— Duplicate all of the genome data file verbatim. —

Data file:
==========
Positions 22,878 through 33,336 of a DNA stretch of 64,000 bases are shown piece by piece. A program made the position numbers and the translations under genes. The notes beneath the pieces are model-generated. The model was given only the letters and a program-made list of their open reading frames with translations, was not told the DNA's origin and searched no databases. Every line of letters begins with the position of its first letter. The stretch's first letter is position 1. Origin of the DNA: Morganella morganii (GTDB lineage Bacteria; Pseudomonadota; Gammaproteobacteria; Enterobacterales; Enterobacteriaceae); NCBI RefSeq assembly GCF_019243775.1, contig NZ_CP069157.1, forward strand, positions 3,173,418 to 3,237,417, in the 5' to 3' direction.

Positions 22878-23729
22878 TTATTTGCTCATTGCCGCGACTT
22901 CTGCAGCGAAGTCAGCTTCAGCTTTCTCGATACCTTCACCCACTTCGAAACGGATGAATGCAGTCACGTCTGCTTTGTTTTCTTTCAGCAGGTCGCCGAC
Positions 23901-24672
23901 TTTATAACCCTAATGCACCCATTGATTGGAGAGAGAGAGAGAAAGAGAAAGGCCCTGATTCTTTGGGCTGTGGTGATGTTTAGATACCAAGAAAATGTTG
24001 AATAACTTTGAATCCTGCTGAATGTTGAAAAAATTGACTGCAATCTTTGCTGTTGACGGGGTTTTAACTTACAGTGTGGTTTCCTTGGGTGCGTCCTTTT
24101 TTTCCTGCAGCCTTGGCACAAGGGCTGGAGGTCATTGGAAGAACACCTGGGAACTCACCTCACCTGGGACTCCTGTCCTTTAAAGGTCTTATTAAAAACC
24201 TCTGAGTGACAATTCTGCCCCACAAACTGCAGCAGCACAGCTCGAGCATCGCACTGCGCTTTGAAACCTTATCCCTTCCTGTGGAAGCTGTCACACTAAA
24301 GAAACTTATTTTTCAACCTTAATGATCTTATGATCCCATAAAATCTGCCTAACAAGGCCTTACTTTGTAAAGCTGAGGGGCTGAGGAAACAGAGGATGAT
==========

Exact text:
Positions 22,878 through 33,336 of a DNA stretch of 64,000 bases are shown piece by piece. A program made the position numbers and the translations under genes. The notes beneath the pieces are model-generated. The model was given only the letters and a program-made list of their open reading frames with translations, was not told the DNA's origin and searched no databases. Every line of letters begins with the position of its first letter. The stretch's first letter is position 1. Origin of the DNA: Morganella morganii (GTDB lineage Bacteria; Pseudomonadota; Gammaproteobacteria; Enterobacterales; Enterobacteriaceae); NCBI RefSeq assembly GCF_019243775.1, contig NZ_CP069157.1, forward strand, positions 3,173,418 to 3,237,417, in the 5' to 3' direction.

Positions 22878-23729
22878 TTATTTGCTCATTGCCGCGACTT
22901 CTGCAGCGAAGTCAGCTTCAGCTTTCTCGATACCTTCACCCACTTCGAAACGGATGAATGCAGTCACGTCTGCTTTGTTTTCTTTCAGCAGGTCGCCGAC
Positions 23901-24672
23901 TTTATAACCCTAATGCACCCATTGATTGGAGAGAGAGAGAGAAAGAGAAAGGCCCTGATTCTTTGGGCTGTGGTGATGTTTAGATACCAAGAAAATGTTG
24001 AATAACTTTGAATCCTGCTGAATGTTGAAAAAATTGACTGCAATCTTTGCTGTTGACGGGGTTTTAACTTACAGTGTGGTTTCCTTGGGTGCGTCCTTTT
24101 TTTCCTGCAGCCTTGGCACAAGGGCTGGAGGTCATTGGAAGAACACCTGGGAACTCACCTCACCTGGGACTCCTGTCCTTTAAAGGTCTTATTAAAAACC
24201 TCTGAGTGACAATTCTGCCCCACAAACTGCAGCAGCACAGCTCGAGCATCGCACTGCGCTTTGAAACCTTATCCCTTCCTGTGGAAGCTGTCACACTAAA
24301 GAAACTTATTTTTCAACCTTAATGATCTTATGATCCCATAAAATCTGCCTAACAAGGCCTTACTTTGTAAAGCTGAGGGGCTGAGGAAACAGAGGATGAT